Epoxy surfboards are laminated with epoxy resin which is stronger and lighter than polyester resin, the resin used most commonly in the surfboard industry. While epoxy boards are known to be better for the environment, they are generally more expensive.
Prior to the closing of polyurethane blank-producing behemoth Clark Foam in 2006, epoxy surfboards made up a tiny portion of the world’s boards and they were infamous for yellowing and difficulties with the repair. But with necessity comes innovation and epoxy surfboards saw a blast of popularity in later years.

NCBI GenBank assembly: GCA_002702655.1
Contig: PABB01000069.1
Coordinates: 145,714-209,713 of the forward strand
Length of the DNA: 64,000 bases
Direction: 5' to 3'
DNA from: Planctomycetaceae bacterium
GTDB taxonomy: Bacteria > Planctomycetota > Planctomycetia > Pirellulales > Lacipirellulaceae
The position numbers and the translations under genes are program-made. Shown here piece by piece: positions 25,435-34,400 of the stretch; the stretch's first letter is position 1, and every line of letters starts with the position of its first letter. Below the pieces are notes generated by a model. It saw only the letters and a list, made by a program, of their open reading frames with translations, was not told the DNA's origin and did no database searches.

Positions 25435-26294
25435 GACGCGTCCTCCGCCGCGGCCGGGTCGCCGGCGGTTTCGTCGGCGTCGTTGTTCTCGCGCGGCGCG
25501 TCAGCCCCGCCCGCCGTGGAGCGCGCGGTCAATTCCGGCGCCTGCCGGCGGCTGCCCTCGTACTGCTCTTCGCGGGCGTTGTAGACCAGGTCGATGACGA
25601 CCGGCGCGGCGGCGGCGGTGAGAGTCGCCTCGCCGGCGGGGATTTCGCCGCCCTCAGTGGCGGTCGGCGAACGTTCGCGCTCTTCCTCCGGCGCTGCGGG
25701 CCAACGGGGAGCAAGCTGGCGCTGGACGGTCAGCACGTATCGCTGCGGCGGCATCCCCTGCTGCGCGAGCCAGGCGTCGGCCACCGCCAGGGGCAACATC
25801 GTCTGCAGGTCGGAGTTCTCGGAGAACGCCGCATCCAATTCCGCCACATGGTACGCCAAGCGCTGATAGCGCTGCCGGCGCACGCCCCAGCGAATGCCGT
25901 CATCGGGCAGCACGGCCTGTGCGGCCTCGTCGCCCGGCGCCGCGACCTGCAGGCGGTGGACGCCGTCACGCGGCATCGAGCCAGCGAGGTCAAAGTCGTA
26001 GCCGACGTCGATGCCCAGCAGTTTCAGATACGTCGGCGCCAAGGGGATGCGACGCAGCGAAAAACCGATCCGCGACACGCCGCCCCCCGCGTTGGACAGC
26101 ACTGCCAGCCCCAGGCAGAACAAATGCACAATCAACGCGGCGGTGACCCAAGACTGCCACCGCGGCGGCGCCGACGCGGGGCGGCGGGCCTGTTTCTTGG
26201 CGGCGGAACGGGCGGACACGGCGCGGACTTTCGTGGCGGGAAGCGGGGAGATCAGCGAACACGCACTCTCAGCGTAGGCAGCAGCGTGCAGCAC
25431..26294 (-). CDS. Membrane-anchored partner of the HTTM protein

Epoxy technology has leaped into the present with a cleaner(less toxic) formula. Also, early epoxy surfboards had a stiffer (less lively) feel to them, but new boards are constructed using different formulas for varying levels of flex.
The basic approach is the same for epoxy surfboards: a foam core wrapped with fiberglass cloth soaked in resin, but new technologies are allowing shapers to experiment with Styrofoam cores and stringer configurations to tweak both strength and flex.